We all want to be the best leaders possible! If you’re trying to step up your leadership game in 2023, it may be time to make some resolutions. Here are a few ideas to consider as we enter the New Year.
Schedule 1-1 Meetings (One on One)
People want to know that they are seen, heard, and valued. Regular 1-1 meetings help you get to know your employees, skills, education, background, including their hopes and dreams. Help each worker craft goals and a plan to achieve them, and then use your 1-1 time to keep them moving forward. 1-1 meetings work very well.
Boost Your Support
There are always new ways to better support your employees. Do they need new technical solutions? Are your processes bogging them down? Do they feel like they are drowning in paperwork? Constantly gather feedback from your front-line workers, and then brainstorm solutions to make their jobs easier. For the most part, brainstorming with your team allows everyone to provide input, recommendations and suggestions. Not only will this bring out the best ideas, it will also foster stewardship, ownership, and advocacy.
Also, spread the love. Make sure you give credit where credit is due, and show appreciation for the work, effort, and results of your team and staff.
Newer workers, especially those who are younger or less experienced, can strongly benefit from a mentorship program. You can mentor them yourself if you have the time and skills, or develop peer mentorships that pair new employees with old hands. Either way, you’ll be helping to shape the next generation of company leaders.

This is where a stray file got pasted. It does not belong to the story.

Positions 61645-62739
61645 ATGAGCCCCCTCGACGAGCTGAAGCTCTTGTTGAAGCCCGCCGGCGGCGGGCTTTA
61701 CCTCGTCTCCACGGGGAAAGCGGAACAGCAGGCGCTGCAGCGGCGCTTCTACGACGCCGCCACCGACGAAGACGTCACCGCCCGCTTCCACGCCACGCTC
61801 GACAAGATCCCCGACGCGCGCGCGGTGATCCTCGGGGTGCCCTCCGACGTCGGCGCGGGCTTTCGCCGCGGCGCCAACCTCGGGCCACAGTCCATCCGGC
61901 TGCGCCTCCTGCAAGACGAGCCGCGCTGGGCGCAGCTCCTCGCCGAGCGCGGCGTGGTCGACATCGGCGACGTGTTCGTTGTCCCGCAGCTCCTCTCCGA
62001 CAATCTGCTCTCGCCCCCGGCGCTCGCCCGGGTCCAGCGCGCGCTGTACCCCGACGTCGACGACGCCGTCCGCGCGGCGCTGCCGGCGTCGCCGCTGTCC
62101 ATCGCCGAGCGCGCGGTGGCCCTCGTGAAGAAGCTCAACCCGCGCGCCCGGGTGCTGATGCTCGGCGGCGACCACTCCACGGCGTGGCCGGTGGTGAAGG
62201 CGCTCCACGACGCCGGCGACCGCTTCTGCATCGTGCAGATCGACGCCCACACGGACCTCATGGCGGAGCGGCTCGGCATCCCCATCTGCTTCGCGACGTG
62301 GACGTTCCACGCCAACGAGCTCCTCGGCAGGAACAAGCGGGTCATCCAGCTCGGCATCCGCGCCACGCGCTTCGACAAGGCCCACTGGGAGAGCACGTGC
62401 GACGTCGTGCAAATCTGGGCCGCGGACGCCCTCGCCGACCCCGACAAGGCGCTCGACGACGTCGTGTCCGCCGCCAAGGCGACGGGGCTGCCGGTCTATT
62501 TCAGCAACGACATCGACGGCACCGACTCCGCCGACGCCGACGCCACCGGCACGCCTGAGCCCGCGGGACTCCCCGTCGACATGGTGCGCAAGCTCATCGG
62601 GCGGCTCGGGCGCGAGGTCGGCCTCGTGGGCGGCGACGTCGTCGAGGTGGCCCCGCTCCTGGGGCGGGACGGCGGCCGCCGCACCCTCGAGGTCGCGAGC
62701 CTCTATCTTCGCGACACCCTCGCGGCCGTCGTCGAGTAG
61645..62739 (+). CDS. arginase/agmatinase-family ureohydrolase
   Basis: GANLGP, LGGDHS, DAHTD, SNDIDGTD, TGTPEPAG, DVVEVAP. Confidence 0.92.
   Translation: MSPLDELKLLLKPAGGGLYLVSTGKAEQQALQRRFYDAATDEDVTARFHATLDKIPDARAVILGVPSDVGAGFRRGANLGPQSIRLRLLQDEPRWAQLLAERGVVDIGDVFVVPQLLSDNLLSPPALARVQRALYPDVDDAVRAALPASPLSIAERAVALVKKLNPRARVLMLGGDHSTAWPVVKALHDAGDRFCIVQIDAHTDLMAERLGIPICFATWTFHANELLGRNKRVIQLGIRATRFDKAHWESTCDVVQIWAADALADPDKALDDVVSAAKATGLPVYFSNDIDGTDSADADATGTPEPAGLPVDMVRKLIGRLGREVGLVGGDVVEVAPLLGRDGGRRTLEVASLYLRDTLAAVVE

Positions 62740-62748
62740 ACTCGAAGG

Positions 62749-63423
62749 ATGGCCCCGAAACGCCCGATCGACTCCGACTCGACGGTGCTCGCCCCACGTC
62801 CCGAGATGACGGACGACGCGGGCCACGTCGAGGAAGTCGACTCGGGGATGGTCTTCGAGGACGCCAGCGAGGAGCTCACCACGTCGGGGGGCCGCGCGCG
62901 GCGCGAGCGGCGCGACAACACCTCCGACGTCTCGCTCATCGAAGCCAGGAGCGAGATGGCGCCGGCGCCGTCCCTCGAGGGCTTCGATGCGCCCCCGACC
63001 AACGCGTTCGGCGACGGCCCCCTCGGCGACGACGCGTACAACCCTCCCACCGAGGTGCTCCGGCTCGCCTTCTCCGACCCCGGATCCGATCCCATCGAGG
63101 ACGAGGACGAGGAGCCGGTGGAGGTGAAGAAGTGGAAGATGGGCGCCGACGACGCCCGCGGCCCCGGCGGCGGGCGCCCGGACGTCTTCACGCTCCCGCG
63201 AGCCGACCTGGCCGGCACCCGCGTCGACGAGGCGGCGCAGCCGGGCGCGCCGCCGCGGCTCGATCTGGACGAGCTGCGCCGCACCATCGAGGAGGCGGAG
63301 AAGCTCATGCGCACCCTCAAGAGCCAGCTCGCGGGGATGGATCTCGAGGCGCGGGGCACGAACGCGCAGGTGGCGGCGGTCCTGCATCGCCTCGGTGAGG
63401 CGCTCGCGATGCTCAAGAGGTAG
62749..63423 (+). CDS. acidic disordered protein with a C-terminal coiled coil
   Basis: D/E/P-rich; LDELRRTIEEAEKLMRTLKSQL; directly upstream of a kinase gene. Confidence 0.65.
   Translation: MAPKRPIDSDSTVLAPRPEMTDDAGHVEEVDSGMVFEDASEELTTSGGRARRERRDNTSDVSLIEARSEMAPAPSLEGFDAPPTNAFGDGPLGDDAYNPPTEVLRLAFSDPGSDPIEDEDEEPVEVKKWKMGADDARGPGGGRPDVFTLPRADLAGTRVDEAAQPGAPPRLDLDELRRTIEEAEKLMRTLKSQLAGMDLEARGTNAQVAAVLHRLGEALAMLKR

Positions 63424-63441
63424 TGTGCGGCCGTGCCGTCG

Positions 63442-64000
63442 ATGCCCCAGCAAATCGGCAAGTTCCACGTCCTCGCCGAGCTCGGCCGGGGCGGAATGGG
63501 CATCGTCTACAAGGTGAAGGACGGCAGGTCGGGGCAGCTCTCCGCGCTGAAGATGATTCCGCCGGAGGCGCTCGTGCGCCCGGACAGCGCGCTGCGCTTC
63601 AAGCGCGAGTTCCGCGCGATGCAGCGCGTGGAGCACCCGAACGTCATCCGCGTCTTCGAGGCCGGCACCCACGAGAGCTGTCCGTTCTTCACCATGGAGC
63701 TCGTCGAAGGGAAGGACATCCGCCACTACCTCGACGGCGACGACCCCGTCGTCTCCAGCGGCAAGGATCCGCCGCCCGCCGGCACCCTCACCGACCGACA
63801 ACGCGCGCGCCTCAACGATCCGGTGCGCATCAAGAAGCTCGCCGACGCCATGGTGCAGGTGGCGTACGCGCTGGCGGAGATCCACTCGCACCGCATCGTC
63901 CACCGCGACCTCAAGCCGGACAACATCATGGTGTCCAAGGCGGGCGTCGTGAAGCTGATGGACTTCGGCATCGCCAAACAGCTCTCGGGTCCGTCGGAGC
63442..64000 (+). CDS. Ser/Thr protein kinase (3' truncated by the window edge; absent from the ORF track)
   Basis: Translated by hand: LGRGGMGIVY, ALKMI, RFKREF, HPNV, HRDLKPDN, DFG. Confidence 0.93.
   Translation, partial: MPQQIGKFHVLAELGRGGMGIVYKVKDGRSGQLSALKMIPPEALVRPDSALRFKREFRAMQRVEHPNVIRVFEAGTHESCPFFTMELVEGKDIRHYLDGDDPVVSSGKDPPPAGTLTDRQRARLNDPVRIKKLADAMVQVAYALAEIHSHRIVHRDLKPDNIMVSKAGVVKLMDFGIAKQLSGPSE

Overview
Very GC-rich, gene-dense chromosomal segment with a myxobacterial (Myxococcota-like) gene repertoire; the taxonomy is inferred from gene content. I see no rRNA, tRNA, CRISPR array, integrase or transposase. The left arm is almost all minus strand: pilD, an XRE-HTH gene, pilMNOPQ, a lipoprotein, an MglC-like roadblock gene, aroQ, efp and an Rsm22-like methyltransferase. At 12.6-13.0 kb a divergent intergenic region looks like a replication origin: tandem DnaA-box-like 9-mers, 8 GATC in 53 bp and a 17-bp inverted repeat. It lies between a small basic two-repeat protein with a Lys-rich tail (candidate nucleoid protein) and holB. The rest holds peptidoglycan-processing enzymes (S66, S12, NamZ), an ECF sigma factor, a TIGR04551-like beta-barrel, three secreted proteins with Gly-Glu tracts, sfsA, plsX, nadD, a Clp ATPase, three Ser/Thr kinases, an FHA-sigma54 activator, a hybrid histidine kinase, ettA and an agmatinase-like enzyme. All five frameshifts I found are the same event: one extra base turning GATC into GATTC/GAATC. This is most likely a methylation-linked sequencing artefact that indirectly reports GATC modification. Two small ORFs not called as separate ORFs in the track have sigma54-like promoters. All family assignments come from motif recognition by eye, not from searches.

Develop a Psychological Safe Space
It’s a tough world out there, and your employees deserve to feel both physically and emotionally safe at work. Zero-tolerance policies for bullying and harassment are just the beginning. You’ll also need to foster an overall culture of acceptance, diversity, and inclusion, which means not shying away from the tough conversations. Your employees need to know that you have their backs, even when it’s uncomfortable.
Show Up Every Day
No one expects their leaders to be perfect. In fact, the more you are comfortable showing your human side, the more your employees will feel free to be themselves. But the one trait that all great leaders have is that they keep showing up and keep trying. If you’re sick, by all means, model good behavior by staying home. But when you’re stressed out and overwhelmed, just be present in the moment. Your employees will respect your commitment to them, even if you don’t know exactly what to say or do.
Of all the areas of improvement we recognize by leaders, managers and executives is communications.
Use multiple channels of communication – email, TEAMS, meetings, conference calls, and social posts to get your message across.
Repeat the message. People are busy and have their own jobs, responsibilities, and high-priority work. Catching the same message at different times increases the chance it will be heard (think car advertisements on TV).
Be succinct. Most people will not read an email that starts with a 10 sentence, 5 line paragraph. Communicate your message (in summary) in the first sentence with maybe a couple of bullets. Expand on the communication as you continue with the message. Use sub headers that summarize the who, what, when… and especially why. When employees and staff understand the “why”, you’ll find they become and advocate; or if the appose the decision or policy, you will at least receive well-informed discussion.
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